China and Taiwan hold landmark talks
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China and Taiwan begin their highest-level talks since their acrimonious split 65 years ago on Tuesday – a symbolic yet historic move that marks the first official contact between the rivals.
The Taiwanese government's Wang Yu-chi (pictured above), who oversees the island's China policy, is meeting his Chinese counterpart Zhang Zhijun for a week of talks beginning on Tuesday.
The meeting in the eastern Chinese city of Nanjing comes after years of strained efforts from both countries to normalise relations, decades after their split in 1949 at the end of a civil war.
That year, two million supporters of the nationalist leader Chiang Kai-shek fled to Taiwan after losing the civil war to Mao Zedong's Communists.
Ever since, the island and the mainland have been governed separately, both claiming to be the true government of China, only re-establishing contact in the 1990s through quasi-official organisations.
While no official agenda has been released for the talks – widely seen as a symbolic, trust-building exercise – Taiwan's Wang last month said they had "crucial implications for further institutionalisation of ties between the two sides”.
The election in 2008 of President Ma Ying-jeou in Taiwan, who comes from the Beijing-friendly Kuomintang party, has seen a marked softening in tone from Taipei towards China.
In June 2010, the two countries signed the landmark Economic Cooperation Framework Agreement, a pact widely characterised as the boldest step yet towards reconciliation.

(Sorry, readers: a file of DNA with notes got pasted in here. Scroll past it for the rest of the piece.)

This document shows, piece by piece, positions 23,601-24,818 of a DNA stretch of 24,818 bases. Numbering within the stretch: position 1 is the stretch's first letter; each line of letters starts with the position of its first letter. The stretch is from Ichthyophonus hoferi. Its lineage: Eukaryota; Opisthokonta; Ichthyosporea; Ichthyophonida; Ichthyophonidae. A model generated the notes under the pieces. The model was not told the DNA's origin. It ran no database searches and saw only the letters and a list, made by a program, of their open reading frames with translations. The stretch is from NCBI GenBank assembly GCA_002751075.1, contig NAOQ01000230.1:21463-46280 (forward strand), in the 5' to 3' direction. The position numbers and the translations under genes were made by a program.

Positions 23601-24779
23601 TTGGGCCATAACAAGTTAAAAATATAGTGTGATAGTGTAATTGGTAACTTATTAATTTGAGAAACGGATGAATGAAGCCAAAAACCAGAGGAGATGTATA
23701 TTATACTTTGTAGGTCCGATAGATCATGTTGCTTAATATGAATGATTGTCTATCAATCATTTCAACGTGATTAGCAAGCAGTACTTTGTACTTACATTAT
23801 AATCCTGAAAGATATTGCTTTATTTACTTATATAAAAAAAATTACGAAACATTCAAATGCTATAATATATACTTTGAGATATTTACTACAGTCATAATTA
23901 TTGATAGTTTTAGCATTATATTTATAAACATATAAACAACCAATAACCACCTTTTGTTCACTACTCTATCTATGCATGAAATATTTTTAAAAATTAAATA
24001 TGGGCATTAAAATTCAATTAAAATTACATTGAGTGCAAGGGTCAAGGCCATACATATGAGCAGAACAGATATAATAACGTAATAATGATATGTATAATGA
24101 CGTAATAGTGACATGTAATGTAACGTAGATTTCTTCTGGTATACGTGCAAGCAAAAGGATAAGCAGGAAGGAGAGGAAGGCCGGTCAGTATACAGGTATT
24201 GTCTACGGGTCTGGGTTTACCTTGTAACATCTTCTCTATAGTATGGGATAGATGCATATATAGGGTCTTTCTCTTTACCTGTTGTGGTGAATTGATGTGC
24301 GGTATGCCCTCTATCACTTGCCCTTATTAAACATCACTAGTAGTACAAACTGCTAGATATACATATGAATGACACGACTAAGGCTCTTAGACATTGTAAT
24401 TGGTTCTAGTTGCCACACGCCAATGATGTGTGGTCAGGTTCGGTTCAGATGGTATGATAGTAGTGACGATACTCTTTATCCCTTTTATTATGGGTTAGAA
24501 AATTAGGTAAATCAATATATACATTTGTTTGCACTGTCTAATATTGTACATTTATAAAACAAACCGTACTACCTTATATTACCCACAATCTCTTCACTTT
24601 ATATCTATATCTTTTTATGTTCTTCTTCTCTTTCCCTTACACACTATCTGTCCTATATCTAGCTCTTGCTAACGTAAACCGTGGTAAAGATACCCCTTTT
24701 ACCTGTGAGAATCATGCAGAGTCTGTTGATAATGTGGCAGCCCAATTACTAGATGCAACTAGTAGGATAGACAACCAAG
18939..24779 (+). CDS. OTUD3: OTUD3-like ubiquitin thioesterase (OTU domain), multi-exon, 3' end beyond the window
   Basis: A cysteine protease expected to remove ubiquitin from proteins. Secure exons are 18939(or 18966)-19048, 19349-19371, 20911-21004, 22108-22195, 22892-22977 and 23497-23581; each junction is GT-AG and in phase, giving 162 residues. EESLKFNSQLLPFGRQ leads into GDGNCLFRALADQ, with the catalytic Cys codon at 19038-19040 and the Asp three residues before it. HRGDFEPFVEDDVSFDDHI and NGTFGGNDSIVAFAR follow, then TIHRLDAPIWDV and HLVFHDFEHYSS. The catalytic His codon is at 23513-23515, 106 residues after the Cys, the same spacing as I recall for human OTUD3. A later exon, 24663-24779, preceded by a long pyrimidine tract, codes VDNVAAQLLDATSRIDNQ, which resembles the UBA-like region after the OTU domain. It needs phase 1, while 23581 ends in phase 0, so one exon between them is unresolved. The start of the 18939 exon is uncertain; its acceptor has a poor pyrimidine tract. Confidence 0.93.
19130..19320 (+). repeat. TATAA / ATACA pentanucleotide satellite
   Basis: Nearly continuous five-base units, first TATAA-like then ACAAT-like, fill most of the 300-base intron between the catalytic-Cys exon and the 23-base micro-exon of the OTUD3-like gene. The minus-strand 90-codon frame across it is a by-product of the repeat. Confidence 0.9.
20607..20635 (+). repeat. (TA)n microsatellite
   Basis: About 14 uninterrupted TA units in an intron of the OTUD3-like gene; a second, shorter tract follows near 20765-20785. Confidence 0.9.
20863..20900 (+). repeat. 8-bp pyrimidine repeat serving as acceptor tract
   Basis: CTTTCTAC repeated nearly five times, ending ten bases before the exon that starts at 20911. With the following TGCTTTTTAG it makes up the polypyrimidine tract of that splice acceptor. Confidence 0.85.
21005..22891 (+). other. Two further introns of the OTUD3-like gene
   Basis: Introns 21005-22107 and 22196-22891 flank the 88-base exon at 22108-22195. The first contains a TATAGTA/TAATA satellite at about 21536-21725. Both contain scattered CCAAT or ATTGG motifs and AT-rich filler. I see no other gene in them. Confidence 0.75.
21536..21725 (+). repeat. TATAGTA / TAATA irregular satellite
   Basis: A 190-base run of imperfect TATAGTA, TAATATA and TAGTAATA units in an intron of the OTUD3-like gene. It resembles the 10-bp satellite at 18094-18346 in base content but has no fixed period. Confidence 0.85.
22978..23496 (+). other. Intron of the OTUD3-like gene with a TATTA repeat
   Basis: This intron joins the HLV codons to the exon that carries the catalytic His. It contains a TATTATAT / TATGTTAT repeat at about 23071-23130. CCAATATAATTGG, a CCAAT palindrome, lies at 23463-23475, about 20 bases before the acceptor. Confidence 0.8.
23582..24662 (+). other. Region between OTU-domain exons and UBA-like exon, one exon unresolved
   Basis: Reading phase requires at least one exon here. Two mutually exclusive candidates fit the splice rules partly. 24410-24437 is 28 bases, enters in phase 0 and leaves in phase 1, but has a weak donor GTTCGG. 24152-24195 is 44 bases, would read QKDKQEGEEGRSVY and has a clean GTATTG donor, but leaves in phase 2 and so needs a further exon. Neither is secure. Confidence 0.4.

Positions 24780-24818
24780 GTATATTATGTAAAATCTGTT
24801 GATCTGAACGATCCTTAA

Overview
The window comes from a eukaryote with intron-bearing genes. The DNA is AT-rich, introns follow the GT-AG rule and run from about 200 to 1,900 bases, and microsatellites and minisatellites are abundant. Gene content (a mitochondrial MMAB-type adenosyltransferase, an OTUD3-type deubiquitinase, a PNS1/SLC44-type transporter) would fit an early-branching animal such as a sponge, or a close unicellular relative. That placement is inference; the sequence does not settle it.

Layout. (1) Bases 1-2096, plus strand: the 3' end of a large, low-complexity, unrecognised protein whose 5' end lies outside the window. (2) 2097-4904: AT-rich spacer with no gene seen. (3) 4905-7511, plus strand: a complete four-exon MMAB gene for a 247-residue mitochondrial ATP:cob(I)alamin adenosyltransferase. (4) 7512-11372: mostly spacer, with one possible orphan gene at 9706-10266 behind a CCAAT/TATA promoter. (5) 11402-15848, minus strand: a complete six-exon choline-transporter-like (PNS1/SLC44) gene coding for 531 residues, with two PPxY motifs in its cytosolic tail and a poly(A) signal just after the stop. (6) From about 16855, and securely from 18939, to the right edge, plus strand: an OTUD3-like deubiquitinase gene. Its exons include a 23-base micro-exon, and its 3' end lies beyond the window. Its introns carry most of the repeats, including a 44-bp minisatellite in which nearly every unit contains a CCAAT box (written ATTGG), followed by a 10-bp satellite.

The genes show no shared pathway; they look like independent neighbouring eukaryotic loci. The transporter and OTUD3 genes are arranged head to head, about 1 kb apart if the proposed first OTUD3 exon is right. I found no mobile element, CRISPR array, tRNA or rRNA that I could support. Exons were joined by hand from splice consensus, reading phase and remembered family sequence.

Nonetheless, Taipei and Beijing had until now shunned any official direct contact; negotiations since 2008 have been carried out through proxies.
While these proxies – the quasi-official Straits Exchange Foundation representing Taiwan and the Association for Relations Across the Taiwan Straits for China – have achieved economic progress, they lack the power to broach deeper-held differences.
Taiwan is expected to focus on reaping practical outcomes from this week’s talks, such as securing economic benefits or security assurances, while China has one eye on long-term integration of the island, analysts say.
Beijing views Taiwan as a rebel region awaiting reunification with the mainland, and has repeatedly refused to renounce the possibility of using force to take back the island if necessary.
‘Potential not yet tapped’
Analysts say that only government-level officials can settle the crux of the lingering sovereignty dispute.
The upcoming meeting will be watched closely to see whether it could pave the way for talks between Ma and his Chinese counterpart, President Xi Jinping – although chances of that happening anytime soon appear to be slim.
"The current interaction across the Taiwan Strait is quite positive," Jia Qingguo, a professor of international studies at Peking University told AFP. “But the potential of this relationship has not been fully tapped. People should not expect too much out of it. It will take time for the two sides to get really integrated."
The mood surrounding the talks has already somewhat soured in Taiwan after Beijing refused to issue credentials to the Taipei-based Apple Daily and the US government-funded Radio Free Asia on the weekend.
Taiwan said on Monday it would raise the issue of press freedom with China during the talks.
(FRANCE 24 with AFP)